“A great gift-and I'm responsible for every minute of it”

20 years after a leukemia diagnosis, the moments are strong, but the feelings are stronger.
Elpida shares her story, and her view of the ultimate gift: Life.


I was eight years old when leukemia “knocked on my family’s door”. The tests started because I was feeling tired and weak, and the results weren’t good. I didn’t know whether my mind “decided” to forget what happened that period or if my parents and my two sisters intentionally avoided to tell me many things, but the truth is that the things I know and remember of that period are few and sometimes I find myself very confused about what happened then. 

Many times I tried to ask my parents what happened in details but I always see in their eyes their reluctance to answer to all these questions. When I was younger I was afraid that they don’t talk about it because they hide something from me, maybe it isn’t over yet, and something bad will happen again, but now, at the age of 27, I know that the reason why they didn’t -and still don’t- want to talk about it is because it still hurts. To be honest, I really think (even though I’m not a parent myself) that whatever the treatment was, the pain that my family felt was much bigger. The proof for this is that I hardly remember what happened, while they still can’t forget anything.


Moments in time… Timeless moments

I try to recollect some moments of my stay at the hospital. It was annoying to do all these tests and to be able to use only my one hand, and some of the medicine I was receiving made me vomiting or caused me nausea.

But there were also some nice moments when my friends and my sisters came to visit me because they were always bringing so many presents and toys and their happy faces were giving me hope and courage and that’s why I wasn’t seeing what was hidden behind those “happy” faces.

My mum says that she “gained” her white hair during that period in the hospital. I don’t know what this experience left in me … maybe my strong love to children, and that’s why I work as a teacher. Perhaps this feeling that I must do many things in my life – I’m always so busy with so many jobs!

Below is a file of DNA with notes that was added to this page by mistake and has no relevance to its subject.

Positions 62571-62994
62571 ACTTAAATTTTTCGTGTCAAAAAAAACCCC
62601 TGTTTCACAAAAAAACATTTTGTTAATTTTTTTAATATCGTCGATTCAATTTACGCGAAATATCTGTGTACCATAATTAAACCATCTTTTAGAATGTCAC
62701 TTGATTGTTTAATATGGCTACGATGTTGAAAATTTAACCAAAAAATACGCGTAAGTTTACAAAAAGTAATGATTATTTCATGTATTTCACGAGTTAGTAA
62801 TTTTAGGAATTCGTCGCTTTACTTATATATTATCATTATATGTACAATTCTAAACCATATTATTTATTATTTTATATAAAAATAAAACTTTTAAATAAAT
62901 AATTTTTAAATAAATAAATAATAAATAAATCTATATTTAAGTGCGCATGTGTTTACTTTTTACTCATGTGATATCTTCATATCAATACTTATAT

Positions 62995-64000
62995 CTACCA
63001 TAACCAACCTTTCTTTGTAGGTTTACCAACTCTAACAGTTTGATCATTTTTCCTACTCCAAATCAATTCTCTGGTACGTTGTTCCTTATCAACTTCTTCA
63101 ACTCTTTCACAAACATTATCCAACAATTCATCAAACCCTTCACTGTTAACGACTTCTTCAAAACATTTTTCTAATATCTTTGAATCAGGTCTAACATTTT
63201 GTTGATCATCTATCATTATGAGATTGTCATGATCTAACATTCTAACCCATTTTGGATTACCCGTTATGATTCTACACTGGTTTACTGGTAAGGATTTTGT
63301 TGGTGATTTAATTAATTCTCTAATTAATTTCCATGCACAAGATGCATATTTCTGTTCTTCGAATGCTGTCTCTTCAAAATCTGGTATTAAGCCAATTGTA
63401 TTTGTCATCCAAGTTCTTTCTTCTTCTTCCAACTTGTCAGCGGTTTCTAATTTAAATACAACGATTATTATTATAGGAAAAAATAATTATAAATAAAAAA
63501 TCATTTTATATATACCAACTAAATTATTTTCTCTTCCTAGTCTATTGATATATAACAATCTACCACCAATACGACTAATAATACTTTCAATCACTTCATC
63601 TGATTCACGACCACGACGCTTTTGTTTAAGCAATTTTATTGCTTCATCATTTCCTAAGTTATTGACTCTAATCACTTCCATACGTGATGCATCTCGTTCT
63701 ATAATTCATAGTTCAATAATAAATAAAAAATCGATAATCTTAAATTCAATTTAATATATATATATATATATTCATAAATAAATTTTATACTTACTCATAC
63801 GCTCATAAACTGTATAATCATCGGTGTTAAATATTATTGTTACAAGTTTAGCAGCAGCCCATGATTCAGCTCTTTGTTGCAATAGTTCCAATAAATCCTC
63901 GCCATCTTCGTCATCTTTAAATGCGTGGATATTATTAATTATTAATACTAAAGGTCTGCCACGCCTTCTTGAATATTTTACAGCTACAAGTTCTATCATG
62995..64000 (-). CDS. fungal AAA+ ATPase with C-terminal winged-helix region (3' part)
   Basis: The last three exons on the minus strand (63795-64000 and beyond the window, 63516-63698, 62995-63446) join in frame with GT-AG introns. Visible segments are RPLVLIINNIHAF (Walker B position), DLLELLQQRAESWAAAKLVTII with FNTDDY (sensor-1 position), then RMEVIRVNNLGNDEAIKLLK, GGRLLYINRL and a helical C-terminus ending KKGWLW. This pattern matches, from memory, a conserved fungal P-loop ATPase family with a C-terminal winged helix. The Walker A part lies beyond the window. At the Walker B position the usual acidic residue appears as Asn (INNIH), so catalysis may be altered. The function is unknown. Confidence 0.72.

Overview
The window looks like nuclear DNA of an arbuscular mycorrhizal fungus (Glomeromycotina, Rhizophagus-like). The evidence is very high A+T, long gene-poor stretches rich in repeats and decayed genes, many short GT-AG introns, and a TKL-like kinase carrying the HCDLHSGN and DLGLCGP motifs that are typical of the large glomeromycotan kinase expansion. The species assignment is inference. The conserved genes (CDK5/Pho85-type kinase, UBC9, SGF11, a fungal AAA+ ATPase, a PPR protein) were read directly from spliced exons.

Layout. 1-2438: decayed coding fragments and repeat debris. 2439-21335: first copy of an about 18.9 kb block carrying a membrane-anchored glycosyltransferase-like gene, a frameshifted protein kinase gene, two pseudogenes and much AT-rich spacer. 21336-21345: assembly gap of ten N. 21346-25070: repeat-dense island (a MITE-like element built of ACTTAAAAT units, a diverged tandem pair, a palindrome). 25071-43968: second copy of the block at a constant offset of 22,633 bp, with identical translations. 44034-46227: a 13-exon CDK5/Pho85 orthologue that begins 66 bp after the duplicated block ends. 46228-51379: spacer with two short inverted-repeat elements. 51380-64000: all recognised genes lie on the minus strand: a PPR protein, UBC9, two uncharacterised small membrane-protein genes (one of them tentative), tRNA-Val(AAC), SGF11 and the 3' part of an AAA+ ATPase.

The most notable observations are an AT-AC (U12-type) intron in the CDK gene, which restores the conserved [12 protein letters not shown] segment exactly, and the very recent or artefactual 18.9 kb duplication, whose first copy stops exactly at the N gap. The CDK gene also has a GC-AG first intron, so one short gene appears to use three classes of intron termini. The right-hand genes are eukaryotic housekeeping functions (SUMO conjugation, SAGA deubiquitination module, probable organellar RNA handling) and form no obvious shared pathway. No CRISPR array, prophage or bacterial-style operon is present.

What is more important is that I learned about my illness at the age of 13, and not from my parents. They never told me anything about cancer. One day a kid told me that her mother told her that my mother told her (!!!) that I had leukemia when I was eight. I didn’t ask anything, but when I got home I opened the encyclopedia and I found the word leukemia. What I read in there was enough to make me understand that those years in the hospital were much more serious than I thought until then. And this conclusion troubled me for a long time.


The greatest gift

As I was getting older I realized that the years, the months, the days that are passing by, are… how can I say it… let’s say, a gift. I always believed in God but since I found out some facts of my childhood I can’t say anything else but “thank you God”.

I comprehend that I didn’t “achieve” being alive. I didn’t earn it. It’s a great gift and every day I try to remember that I’m responsible for every minute of it. I don’t feel lucky or privileged among people. I just think that we accept God’s will as the best for each one of us and I believe that God gives the necessary strength to face our difficulties.

So that’s what I “gained” from all this experience. I also gained many friends. Young people who had the same experience with me and this is a bond strong enough to create a warm friendship. Of course we all hope we were the last children that lived such an illness but unfortunately we see more kids going to the hospital. I wish them the best.




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